Friday, May 12, 2006

Florida congressional delegation questions NSA actions


Sun staff writer

May 12. 2006 6:01AM

Reaction ranged from questioning to strong denunciations from the region's congressional delegation to revelations that phone records of millions of Americans were secretly turned over to the National Security Administration.

Democrats and Republicans alike said they have serious questions about the action after reading details reported Thursday in USA Today.

Rep. Corrine Brown, D-Jacksonville, said she believes the military and intelligence agencies are strong and organized enough to defeat terrorists without turning the United States into an "Orwellian type dictatorship."

Brown denounced the Bush administration over the phone records.

"This administration has already overstepped its boundaries in the past, always with the same excuse: to protect the people of our nation. Yet when are they going to concern themselves with our citizens' civil liberties?" Brown said. "We knew that they had been tapping overseas phone calls without prior knowledge or even court approval, and now we find out that the government is building a secret, massive database that tracks the patterns of domestic phone calls as well. This is simply unacceptable."

U.S. Rep. Cliff Stearns, R-Ocala, said in an e-mail to The Sun that he has a number of questions if the allegations are valid. The primary question: Are the actions involving domestic and foreign surveillance consistent with the Constitution and Bush's role as commander in chief in time of war?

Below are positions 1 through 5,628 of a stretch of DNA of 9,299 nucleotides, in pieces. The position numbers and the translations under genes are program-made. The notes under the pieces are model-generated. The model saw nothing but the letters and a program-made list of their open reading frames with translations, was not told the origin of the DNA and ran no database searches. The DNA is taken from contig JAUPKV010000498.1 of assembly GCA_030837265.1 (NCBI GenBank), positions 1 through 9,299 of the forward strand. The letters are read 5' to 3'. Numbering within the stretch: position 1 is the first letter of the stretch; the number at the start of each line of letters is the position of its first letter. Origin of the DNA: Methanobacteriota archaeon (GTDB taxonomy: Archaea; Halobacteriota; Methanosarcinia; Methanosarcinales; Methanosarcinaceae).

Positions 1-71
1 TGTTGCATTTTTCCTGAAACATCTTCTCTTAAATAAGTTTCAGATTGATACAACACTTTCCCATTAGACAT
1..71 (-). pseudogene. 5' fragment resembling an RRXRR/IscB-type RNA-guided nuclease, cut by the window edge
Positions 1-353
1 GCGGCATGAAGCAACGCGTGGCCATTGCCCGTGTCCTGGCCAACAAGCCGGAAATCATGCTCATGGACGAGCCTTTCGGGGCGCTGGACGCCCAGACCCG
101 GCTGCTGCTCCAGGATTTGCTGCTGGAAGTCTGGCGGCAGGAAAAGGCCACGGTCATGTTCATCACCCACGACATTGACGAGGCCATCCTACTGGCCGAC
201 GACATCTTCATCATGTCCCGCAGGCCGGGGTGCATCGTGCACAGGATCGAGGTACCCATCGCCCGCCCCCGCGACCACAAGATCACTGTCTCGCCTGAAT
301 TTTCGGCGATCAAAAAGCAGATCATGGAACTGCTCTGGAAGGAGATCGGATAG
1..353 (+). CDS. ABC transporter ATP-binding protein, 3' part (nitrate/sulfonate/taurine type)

Stearns also said if there has been domestic surveillance, it would appear that it occurred without a court order or approval under the Foreign Intelligence Surveillance Act.

"I joined in calling for investigations into NSA activities to ensure that our civil rights are preserved, and these investigations are under way," Stearns said. "I again would urge the administration to clarify its authority and need to collect the information through domestic surveillance, as alleged in this article, without a court order."

Florida Sen. Bill Nelson, a Democrat, called for a congressional investigation of the NSA's collection of phone records.

Nelson wants to know how and why phone companies voluntarily turned over to the NSA detailed records of calls their customers reportedly made to family members, co-workers, business contacts and others.

"We must make sure our country is secure, but we must also protect our privacy," Nelson said.

Cindy Swirko can be reached at 374-5024 or

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